Tierra Nueva CoHousing Community, Oceano, Calif. This project, 27 units plus the Common House, illustrated that passive solar principles could be applied to a dense, socially cohesive situation.

1994: AIA and IUE Sustainable Communities Competition This entry, a collaboration between SLOSG and faculty from Cal Poly State University, was one of the first-place winners in this international competition. It proposed processes for Los Osos, a community of 15,000, to evolve into a sustainable community:

  • Regeneration of the watershed of Los Osos Valley.
  • A structure for developing a sustainable economy.
  • Diversity in transportation, housing types and community infrastructure.
  • A community center consisting of civic facilities

combined with a resource-recovery facility and open space.

1991-2000: Firm Expansion SLOSG operates an off-grid, straw bale passive solar complex near Santa Margarita, Calif. During this period, the firm expanded into campus planning, education buildings for nonprofit groups, landscape regeneration and the politics of sustainability on the Central California coast.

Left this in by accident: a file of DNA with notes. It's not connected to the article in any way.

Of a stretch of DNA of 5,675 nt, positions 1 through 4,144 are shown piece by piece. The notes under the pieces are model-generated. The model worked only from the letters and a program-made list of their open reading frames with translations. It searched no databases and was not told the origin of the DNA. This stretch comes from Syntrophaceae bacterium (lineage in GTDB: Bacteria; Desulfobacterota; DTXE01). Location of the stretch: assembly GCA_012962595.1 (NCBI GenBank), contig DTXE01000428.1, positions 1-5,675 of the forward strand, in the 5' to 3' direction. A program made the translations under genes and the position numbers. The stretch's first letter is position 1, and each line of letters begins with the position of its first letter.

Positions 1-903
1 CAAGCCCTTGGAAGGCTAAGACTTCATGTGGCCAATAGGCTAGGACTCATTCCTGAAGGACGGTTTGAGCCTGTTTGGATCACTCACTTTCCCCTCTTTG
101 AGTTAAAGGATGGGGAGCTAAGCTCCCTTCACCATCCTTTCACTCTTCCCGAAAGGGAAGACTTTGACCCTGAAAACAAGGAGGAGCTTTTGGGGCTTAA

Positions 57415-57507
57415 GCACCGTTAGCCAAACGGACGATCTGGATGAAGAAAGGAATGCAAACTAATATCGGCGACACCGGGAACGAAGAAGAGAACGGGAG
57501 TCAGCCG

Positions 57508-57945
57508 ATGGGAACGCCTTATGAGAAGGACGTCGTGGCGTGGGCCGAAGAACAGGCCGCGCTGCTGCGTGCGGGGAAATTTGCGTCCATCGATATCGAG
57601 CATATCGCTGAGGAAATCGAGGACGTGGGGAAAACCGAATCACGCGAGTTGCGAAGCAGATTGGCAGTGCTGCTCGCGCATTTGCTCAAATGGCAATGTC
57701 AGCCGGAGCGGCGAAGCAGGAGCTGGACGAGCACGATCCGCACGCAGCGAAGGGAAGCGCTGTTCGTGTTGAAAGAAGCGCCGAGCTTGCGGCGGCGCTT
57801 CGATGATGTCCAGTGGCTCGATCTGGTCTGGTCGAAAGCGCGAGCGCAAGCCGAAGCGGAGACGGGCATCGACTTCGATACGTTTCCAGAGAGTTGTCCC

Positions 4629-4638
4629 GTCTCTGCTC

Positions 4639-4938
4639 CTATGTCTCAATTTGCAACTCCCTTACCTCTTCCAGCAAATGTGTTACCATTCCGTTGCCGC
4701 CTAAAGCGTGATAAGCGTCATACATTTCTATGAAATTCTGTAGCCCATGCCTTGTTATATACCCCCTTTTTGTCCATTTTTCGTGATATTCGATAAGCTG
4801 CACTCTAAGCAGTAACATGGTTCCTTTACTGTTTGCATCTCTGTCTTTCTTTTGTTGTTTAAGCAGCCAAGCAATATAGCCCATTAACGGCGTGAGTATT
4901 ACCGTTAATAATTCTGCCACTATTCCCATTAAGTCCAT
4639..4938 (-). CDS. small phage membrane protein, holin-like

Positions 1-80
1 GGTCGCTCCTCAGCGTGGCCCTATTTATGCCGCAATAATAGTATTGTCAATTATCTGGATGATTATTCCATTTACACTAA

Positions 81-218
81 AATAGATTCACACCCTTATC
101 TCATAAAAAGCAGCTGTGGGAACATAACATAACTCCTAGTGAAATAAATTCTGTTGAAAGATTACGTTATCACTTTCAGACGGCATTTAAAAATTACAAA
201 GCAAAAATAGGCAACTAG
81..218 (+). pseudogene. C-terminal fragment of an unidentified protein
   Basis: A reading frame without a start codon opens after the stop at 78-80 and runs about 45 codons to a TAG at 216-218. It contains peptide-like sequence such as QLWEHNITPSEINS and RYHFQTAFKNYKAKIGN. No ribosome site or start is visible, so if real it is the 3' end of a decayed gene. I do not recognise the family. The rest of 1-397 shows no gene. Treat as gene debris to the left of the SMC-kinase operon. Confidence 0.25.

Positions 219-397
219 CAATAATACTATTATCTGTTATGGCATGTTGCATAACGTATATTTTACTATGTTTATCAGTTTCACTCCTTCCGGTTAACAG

2000 to Present: Education and Passive Solar Public Buildings Green design comes of age as its critical importance becomes increasingly obvious. SLOSG’s projects include the San Luis Obispo Botanical Garden Education Center, Congregation Beth David Synagogue and the Mountainbrook Community Church—all registered with the U.S. Green Building Council for LEED certification. Books and articles on passive solar architecture include local, national and international publications.

References[edit]

  1. ^ 1996. American Solar Energy Society. www.ases.org/index.php?option=com_content&view=article&id=230&Itemid=98="test"
  2. ^ Ken Haggard with Polly Cooper. 2004. Leading by design. Solar Today. (Nov/Dec):24,25